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I have created a 4th-order filter based on the result of calculations and simulation. Bellow is schematic:

enter image description here

In simulation the filter works fine (I also checked the transfer function using this online tool) but in the real world, it doesn't.

I use a 5 V phone charger as a power supply. On the output of the filter there are voltage oscilations (yellow plot). The blue plot is the output of a differential amplifier, and it looks fine. I found that there are small oscillations after resistor R8, so on the input of the filters.

enter image description here

enter image description here

The filter has negative poles negative so it is stable. Also on the filter input I pass a constant 5 V signal. As depicted in the schematic I use a second sine voltage source to check attenuation of the filter, but in the real world I just pass a constant signal.

What is the cause of these oscillations?

Edit:

Calculations:

enter image description here enter image description here enter image description here enter image description here enter image description here enter image description here enter image description here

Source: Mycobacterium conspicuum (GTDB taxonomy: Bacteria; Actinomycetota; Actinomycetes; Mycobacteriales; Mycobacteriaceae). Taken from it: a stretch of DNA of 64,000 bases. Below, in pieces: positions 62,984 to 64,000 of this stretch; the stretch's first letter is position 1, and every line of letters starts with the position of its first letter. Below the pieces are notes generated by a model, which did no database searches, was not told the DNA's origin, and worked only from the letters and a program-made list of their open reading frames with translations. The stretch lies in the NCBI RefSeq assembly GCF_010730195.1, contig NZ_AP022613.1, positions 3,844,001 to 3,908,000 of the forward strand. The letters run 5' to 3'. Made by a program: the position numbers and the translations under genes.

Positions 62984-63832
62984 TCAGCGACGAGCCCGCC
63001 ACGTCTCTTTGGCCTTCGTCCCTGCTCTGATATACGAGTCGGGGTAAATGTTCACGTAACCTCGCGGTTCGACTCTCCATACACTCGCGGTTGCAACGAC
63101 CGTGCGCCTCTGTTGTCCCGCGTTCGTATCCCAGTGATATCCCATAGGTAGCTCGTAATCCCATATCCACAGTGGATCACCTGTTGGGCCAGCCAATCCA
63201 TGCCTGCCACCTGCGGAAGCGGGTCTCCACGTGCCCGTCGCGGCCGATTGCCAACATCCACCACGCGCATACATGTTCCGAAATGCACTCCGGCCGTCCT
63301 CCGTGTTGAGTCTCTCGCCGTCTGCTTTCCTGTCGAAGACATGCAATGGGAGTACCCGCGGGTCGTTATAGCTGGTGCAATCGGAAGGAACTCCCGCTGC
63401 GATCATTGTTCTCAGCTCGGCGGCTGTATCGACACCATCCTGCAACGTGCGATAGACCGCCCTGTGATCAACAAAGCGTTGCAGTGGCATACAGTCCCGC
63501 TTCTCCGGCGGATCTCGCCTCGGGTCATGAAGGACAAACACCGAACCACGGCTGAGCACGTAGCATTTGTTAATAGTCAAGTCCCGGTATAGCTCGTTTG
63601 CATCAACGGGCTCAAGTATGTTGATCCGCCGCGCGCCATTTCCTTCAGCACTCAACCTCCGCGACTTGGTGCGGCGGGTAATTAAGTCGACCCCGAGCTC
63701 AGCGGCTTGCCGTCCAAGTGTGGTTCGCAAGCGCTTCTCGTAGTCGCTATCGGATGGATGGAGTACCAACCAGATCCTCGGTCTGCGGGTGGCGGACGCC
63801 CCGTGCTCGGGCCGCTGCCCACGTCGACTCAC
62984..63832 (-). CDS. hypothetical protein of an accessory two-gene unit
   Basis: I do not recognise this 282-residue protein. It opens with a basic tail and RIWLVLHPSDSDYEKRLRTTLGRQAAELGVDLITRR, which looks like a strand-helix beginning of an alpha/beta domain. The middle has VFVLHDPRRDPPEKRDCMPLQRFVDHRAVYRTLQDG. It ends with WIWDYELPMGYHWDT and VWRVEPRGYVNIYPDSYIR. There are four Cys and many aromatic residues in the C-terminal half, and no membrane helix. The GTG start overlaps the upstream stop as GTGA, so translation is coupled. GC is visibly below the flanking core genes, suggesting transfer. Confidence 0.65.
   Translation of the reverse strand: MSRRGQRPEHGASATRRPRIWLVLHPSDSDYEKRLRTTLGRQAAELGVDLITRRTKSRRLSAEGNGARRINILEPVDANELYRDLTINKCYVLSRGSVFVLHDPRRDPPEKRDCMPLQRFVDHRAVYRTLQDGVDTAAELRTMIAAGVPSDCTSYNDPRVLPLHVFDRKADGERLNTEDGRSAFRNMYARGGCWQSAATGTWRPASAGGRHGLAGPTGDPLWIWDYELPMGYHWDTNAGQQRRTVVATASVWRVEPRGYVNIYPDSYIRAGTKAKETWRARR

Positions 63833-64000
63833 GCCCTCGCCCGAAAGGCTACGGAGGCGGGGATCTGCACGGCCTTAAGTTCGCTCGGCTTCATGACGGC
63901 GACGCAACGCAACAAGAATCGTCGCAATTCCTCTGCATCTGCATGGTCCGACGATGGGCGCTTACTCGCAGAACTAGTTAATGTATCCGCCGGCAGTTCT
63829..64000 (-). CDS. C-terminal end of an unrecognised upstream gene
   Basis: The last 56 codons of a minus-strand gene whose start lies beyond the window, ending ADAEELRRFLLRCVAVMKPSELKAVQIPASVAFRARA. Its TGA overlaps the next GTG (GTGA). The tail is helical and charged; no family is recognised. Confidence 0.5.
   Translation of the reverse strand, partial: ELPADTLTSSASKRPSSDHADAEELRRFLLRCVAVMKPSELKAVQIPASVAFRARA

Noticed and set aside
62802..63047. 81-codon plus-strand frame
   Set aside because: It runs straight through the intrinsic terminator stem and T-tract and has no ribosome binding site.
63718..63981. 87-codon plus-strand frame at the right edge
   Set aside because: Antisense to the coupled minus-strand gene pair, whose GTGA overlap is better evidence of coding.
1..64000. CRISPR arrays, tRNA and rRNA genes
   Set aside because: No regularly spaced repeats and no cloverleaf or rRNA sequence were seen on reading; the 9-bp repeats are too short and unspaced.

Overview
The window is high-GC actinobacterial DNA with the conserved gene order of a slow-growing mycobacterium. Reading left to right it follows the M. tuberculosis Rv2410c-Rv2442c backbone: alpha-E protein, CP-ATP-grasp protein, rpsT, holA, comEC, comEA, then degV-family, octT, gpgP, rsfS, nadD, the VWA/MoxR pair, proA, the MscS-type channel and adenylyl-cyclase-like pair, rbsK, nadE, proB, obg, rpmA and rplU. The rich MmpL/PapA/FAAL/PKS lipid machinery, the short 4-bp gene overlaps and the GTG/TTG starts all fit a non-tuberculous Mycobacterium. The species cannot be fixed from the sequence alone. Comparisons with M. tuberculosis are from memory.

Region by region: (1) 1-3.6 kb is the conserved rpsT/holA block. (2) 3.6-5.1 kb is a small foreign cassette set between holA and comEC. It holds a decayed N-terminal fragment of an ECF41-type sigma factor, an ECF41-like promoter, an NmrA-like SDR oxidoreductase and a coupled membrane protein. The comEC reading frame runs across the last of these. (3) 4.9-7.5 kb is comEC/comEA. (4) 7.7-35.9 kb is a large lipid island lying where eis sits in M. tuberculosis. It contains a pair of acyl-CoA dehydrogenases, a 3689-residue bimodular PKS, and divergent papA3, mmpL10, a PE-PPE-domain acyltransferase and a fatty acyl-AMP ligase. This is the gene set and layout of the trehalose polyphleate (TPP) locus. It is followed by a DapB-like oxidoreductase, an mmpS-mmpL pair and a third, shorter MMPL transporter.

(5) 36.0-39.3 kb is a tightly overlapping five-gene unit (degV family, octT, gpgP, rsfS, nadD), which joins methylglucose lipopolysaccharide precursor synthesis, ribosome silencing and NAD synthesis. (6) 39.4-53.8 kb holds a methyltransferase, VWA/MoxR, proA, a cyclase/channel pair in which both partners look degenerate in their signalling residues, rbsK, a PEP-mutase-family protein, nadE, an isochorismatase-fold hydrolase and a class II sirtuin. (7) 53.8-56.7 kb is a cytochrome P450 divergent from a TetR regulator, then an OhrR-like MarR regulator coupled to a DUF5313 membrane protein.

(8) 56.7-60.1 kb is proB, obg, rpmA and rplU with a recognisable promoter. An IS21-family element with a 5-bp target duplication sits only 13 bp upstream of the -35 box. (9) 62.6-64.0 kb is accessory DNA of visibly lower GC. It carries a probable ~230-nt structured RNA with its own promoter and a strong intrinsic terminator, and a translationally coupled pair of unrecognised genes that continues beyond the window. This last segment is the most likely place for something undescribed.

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  • \$\begingroup\$ Comments are not for extended discussion; this conversation has been moved to chat. \$\endgroup\$
    – Voltage Spike
    Commented Nov 19, 2022 at 2:05

3 Answers 3

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Intro

Thanks for showing what you are doing. At least I know you are following some process.

I'm going to ignore it. I don't have the textbook (not even its name) handy, so I'm not prepared to compare its approach to what follows. I'll leave that to you.

All I can do is follow an approach I imagine I know.

Sallen-Key

I can see that you are using one of the standard 2nd order Sallen-Key low-pass filter topologies. So that gives me a starting point as I actually do have their paper and have read it more than a few times. (I'm slower than some, so it takes me time to let things sink in.)

Let's look at this 2nd order Sallen-Key low-pass filter topology:

schematic

simulate this circuit – Schematic created using CircuitLab

If we assume that \$R_1=R_2=R\$ and \$C_1=C_2=C\$ (equal value components for those) then we find that \$\omega_{_0}=\frac1{R\,C}\$, which is expected.

But more curiously that \$2\zeta=2-\frac{R_4}{R_3}\$. We also know that the gain is \$k_i=1+\frac{R_4}{R_3}\$. So it appears that the ratio \$\frac{R_4}{R_3}\$ simultaneously impacts both the damping \$\zeta\$ (or \$Q\$) and the gain.